COLD SPRING HARBOR, N.Y. (Jan. 15, 2009) -- In recent years, substantial advances have been made in microscopy techniques, enabling biologists to understand the details of cellular structure and dynamics at a level never before possible. In a new edition of the popular laboratory manual Live Cell Imaging, the latest approaches join a large collection of established techniques--producing the most comprehensive and up-to-date source of methods for imaging live cells and organisms currently available.
Just released by Cold Spring Harbor Laboratory Press, the volume was edited by Robert D. Goldman (Feinberg School of Medicine Northwestern University), Jason Swedlow (The University of Dundee), and David L. Spector (Cold Spring Harbor Laboratory), all leading cell biologists and experts in microscopy methods. It contains 16 new chapters and 21 updated chapters, all written by authorities in the field.
"Each chapter is written in a fashion that is extremely useful for both those who have never used live cell imaging in their research programs, as well as for the more expert microscopist," write the editors in the book's preface. "In addition, this book provides an excellent reference for students interested in learning about the ways in which live cell imaging can be used to extract important functional information from cells or organisms that cannot be obtained by using other more traditional biochemical, molecular, or genetic methodologies."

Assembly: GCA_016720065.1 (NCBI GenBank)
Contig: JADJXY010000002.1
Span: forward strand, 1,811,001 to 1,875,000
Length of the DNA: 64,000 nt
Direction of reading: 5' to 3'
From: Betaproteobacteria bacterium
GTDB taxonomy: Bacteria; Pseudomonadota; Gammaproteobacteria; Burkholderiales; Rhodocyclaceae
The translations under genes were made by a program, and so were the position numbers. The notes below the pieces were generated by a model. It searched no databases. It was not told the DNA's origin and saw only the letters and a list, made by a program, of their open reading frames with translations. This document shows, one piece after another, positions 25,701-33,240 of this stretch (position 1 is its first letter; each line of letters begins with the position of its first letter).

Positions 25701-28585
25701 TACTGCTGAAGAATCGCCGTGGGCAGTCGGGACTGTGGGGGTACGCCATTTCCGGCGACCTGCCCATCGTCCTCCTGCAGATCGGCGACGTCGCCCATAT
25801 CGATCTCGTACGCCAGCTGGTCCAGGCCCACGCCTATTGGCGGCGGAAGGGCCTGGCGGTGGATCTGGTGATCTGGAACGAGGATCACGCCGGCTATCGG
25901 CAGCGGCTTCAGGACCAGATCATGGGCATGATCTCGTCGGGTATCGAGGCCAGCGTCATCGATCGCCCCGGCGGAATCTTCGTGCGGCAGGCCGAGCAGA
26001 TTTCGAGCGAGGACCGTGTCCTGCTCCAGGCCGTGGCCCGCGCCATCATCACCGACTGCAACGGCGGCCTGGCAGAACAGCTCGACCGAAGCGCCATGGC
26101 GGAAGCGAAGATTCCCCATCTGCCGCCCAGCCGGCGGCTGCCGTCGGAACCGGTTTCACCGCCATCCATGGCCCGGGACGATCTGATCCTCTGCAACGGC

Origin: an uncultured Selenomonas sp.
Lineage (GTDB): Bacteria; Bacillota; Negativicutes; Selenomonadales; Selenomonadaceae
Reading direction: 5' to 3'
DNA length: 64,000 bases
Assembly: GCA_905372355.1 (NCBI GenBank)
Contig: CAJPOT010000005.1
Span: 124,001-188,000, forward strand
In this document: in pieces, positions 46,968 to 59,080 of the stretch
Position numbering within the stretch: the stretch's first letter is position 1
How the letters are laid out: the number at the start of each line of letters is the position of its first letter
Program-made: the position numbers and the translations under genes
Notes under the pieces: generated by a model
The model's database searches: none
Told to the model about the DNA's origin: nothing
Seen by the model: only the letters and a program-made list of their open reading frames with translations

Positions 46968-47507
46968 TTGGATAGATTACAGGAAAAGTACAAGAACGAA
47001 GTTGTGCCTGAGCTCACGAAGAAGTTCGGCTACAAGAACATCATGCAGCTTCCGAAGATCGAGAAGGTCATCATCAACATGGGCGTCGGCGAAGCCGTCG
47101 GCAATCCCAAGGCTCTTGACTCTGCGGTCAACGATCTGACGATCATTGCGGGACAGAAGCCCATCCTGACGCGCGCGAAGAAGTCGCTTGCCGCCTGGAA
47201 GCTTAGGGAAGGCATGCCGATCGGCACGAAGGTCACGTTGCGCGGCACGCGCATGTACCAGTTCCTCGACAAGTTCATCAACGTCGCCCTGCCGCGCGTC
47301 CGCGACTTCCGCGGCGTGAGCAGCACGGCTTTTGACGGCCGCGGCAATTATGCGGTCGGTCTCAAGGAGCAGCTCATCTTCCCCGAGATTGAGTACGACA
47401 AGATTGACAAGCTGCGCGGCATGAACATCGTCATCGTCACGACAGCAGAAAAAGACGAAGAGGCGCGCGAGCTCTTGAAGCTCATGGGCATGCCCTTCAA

Live Cell Imaging is divided into two sections: The first covers principles and fundamental issues of detection and imaging, and the second provides detailed protocols for imaging live systems. The chapters discuss fluorescent protein spectral variants, their expression in live cells, and microscopy approaches used in conjunction with them. Topics unique to the new edition include advances in digital scanned laser light sheet fluorescence microscopy, structured illumination microscopy and other 3D approaches, as well as imaging in single cells in animals and plants. New analytical options include live high-throughput/high-content screening in mammalian cells and computational analysis of live cell data. Both hands-on protocols and background material are provided. In addition, the book's full-color images and the movies on an accompanying website (www.cshprotocols.org/livecellimaging) display the power of recent advances in technical imaging of living cells.
|Contact: Ingrid Benirschke|
Cold Spring Harbor Laboratory